Injuries that occur during childbirth, such as perineal or vaginal tears, are not only a burden to manage in the hectic time after your delivery, but they also can be serious.

At the University of Chicago Medicine, our specialists have extensive experience treating all types of birth injuries. We have a multidisciplinary team dedicated to specialized peripartum care starting during pregnancy and continuing through your standard six-week postpartum visit with your obstetrician. Our compassionate team includes urogynecologic surgeons, obstetrician-gynecologists, advanced practice providers, physician assistants, pelvic floor physical therapists, sexual health counselors and psychologists.

We understand that having a baby is an exciting and overwhelming time, especially for first-time mothers. Our goal is to provide high-quality care to help optimize your health and healing during pregnancy and into your postpartum experience.

What is a Perineal Tear?

The perineum is the area between the vaginal opening and anus. During a vaginal delivery, you may have a perineal tear (laceration).

There are four types of tears:

  • First- and second-degree tears are less severe and very common. They are limited to the tissues of the vagina.
  • Third- and fourth-degree tears can cause more severe damage to the tissues and muscles of your vagina and anus. These tears are stitched back together in the delivery room. However, complications may occur during and after the healing process, which can lead to anal (fecal) incontinence and painful intercourse.

Risk factors for developing a more severe (third- or fourth-degree) perineal tear include:

  • Prolonged pushing during labor
  • Episiotomy (an incision made in the perineum to assist delivery)
  • Large baby
  • Delivery position of the baby
  • Use of forceps
  • Older maternal age

Treatment for Birth Injuries

If you had a birth injury (perineal injury) during delivery, our pelvic health team can help you treat your symptoms with surgical and nonsurgical options. We will see you within a week or two of your delivery to ensure that early intervention and treatment happens.

Perineal Care After Delivery

Although you may be busy recovering from delivery and taking care of a newborn, it’s important to take care of yourself after delivery. In addition to eating well, staying hydrated and exercising, you should also practice good perineal care. This includes:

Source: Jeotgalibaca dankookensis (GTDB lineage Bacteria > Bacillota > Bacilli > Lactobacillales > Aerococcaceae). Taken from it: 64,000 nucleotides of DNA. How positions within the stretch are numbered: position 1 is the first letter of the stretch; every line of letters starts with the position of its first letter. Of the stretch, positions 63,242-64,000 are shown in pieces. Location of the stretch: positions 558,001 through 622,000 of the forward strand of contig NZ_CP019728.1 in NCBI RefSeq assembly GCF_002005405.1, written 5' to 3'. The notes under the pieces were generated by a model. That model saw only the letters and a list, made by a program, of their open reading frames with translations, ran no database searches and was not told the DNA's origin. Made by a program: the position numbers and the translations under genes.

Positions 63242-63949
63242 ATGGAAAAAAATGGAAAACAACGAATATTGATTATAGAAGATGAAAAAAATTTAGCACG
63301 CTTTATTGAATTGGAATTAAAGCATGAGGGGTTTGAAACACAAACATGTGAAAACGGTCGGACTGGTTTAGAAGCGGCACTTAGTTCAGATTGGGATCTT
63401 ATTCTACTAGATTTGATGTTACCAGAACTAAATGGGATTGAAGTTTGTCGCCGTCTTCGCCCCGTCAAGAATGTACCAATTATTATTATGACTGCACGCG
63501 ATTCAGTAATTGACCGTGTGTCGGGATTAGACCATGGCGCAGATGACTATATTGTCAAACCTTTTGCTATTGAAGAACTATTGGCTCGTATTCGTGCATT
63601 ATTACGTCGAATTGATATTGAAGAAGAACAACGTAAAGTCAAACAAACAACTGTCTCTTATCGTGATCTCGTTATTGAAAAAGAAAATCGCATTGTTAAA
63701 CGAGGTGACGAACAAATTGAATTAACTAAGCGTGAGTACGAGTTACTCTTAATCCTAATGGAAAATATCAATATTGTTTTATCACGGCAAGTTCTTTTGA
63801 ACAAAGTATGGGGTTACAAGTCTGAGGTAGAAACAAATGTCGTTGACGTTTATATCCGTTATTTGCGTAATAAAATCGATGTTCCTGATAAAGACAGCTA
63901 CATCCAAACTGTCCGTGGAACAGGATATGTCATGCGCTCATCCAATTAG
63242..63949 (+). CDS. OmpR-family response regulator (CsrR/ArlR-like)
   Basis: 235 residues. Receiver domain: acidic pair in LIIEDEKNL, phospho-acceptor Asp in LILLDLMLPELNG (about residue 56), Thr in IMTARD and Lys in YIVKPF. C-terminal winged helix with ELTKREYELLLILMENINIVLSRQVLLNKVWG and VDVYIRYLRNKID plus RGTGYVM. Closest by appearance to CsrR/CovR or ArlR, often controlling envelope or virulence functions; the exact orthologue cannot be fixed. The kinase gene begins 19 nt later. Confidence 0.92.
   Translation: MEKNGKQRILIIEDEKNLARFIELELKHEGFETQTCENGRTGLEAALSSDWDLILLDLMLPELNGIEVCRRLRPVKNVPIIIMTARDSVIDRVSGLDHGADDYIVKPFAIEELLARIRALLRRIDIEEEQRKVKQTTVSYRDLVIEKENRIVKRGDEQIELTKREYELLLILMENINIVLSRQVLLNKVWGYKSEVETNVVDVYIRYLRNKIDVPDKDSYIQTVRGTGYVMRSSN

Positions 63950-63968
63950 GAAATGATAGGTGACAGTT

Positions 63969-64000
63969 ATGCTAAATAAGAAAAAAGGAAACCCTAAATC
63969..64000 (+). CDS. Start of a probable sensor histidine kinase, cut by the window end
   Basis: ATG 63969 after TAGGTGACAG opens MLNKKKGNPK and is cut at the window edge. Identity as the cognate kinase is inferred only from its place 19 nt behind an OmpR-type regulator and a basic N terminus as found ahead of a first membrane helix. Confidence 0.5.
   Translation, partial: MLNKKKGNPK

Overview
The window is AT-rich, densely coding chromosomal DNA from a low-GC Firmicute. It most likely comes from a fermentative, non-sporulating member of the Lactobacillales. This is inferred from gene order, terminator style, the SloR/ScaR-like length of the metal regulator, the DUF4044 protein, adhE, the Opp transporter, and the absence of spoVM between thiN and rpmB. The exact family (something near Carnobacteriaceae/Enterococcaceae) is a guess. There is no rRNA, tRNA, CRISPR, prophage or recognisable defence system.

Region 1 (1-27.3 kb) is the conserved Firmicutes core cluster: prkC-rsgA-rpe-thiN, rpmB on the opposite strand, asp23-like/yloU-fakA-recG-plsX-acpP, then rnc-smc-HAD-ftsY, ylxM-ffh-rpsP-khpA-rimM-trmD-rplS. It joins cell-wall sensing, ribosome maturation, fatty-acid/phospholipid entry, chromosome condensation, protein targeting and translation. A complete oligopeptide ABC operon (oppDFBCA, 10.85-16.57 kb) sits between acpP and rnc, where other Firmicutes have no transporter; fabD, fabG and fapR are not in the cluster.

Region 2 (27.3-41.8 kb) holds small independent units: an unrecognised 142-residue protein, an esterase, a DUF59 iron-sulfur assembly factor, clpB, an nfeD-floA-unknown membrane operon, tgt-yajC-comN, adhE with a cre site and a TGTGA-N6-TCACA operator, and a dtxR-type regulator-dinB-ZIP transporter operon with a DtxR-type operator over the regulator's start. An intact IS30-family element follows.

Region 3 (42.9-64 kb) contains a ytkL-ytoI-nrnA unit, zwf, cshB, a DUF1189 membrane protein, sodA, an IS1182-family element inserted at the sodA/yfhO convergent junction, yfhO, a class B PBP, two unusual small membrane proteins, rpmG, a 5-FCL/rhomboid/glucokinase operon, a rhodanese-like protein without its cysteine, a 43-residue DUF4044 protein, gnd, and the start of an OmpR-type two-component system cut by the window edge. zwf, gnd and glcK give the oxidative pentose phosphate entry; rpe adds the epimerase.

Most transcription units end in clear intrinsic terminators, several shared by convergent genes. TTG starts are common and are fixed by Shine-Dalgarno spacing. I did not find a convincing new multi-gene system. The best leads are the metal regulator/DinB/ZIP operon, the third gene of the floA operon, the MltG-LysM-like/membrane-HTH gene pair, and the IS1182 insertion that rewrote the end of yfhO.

• Sitting in warm baths twice a day and carefully drying the area afterward
  • Taking antibiotics, if prescribed, to prevent or treat an infection
  • Using over-the-counter stool softeners and the laxative polyethylene glycol to ensure that your bowel movements are soft and easy to pass

Pelvic Floor Physical Therapy

If you recently had a vaginal delivery, pelvic floor physical therapy can help you regain anal sphincter and pelvic floor muscle function — no matter the severity of birth injury. Pelvic floor physical therapy can also help reduce symptoms of painful intercourse or pain from vaginal scarring. At UChicago Medicine, we believe that every woman who has delivered a baby deserves pelvic floor physical therapy.

Treatment for Urinary and Anal (Fecal) Incontinence After Childbirth

After vaginal delivery, it is common to have symptoms of urinary incontinence or anal incontinence, especially if you had a severe tear during labor. At UChicago Medicine, we offer pessary placement for urinary incontinence and will work with you on optimizing stool consistency and muscle rehabilitation to treat anal incontinence immediately after delivery. These easy interventions can make a world of difference in perineal healing and recovery from a pelvic floor complication.

Surgical Treatment for Perineal Wounds

If a perineal tear does not heal properly, additional wound care with packing and dressing, and sometimes even surgery, may be required. Our urogynecologic surgeons have specialized training in correcting and managing even the most severe perineal injuries. We are here to ensure you are followed closely after your surgery so your healing will be a success.

Psychological Support and Sexual Counseling for Birth Injuries

Anxiety and depression are common after delivery and may be even worse if you suffered a more severe tear during delivery or another pelvic floor complication. Mental health conditions can also worsen if your delivery did not go as planned. If these issues are not addressed in the postpartum period, they can linger and lead to other mental health issues, including sexual dysfunction.

At UChicago Medicine, our team is dedicated to ensuring that you receive the care and support you need after delivery. Our psychologists and sex counselors work alongside other specialists to help both your body and mind heal after your delivery.